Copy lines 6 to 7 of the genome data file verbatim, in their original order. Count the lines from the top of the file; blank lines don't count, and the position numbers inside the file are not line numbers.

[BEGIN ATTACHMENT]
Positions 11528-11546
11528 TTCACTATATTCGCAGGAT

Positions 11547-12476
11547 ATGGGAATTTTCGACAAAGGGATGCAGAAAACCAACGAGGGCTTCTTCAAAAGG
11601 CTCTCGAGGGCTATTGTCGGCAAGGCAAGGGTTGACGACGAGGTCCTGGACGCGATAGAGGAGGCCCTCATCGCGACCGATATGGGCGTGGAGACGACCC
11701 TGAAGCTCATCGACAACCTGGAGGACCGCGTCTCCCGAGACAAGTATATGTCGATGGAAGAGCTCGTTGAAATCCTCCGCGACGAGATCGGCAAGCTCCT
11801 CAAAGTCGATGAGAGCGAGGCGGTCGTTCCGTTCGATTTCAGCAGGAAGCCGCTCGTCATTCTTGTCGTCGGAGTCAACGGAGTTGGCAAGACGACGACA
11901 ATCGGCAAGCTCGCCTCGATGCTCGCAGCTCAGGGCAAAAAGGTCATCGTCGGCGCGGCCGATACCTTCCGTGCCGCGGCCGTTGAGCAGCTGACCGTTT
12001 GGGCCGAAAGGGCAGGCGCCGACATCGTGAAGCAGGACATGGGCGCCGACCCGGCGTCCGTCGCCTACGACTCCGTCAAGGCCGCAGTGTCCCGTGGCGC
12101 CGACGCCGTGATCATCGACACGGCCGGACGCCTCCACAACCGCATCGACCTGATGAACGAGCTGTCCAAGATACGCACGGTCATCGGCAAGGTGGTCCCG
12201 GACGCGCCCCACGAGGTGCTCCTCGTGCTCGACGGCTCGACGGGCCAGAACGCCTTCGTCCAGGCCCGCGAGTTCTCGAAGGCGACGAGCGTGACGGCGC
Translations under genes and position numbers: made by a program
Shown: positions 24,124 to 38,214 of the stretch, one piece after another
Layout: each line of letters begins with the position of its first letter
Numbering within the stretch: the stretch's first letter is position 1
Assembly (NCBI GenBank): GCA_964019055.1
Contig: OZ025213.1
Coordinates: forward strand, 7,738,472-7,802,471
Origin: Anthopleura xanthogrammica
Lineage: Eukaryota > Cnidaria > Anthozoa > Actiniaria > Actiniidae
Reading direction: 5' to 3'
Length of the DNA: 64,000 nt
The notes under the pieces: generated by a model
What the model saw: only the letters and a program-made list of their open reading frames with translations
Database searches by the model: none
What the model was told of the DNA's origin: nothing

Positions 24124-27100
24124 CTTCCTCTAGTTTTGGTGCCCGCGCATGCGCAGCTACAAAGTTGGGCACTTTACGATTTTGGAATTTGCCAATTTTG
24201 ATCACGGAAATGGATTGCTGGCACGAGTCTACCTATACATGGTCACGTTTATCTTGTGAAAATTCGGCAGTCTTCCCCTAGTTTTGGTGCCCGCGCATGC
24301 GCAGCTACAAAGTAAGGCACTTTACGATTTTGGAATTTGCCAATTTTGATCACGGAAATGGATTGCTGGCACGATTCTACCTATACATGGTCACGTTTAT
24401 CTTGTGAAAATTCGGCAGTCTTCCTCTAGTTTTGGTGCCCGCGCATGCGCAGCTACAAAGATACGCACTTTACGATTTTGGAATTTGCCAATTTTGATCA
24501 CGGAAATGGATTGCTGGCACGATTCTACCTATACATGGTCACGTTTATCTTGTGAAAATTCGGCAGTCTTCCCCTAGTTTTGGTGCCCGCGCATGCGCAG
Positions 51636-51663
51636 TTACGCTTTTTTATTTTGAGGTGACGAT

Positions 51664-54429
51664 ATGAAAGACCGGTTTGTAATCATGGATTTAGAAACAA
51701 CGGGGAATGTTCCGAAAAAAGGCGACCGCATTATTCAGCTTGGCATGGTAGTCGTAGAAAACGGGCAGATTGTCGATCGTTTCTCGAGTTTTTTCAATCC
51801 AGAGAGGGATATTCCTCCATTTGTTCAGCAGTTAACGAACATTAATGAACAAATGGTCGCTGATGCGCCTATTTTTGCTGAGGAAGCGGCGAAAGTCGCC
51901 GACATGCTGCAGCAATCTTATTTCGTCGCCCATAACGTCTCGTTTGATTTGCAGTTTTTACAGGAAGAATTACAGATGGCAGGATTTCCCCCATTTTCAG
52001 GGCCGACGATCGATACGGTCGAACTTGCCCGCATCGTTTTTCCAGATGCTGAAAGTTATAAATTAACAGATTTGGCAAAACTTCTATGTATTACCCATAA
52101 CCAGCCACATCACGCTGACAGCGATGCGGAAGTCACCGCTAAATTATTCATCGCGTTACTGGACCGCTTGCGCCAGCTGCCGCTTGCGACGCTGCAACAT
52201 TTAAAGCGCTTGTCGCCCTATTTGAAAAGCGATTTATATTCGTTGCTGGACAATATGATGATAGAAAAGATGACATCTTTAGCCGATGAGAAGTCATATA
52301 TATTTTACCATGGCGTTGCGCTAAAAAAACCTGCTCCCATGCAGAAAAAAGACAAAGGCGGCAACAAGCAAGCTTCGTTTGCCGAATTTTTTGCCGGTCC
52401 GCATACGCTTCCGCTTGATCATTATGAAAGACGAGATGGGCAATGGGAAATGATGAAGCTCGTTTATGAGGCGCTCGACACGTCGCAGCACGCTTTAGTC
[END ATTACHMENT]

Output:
11701 TGAAGCTCATCGACAACCTGGAGGACCGCGTCTCCCGAGACAAGTATATGTCGATGGAAGAGCTCGTTGAAATCCTCCGCGACGAGATCGGCAAGCTCCT
11801 CAAAGTCGATGAGAGCGAGGCGGTCGTTCCGTTCGATTTCAGCAGGAAGCCGCTCGTCATTCTTGTCGTCGGAGTCAACGGAGTTGGCAAGACGACGACA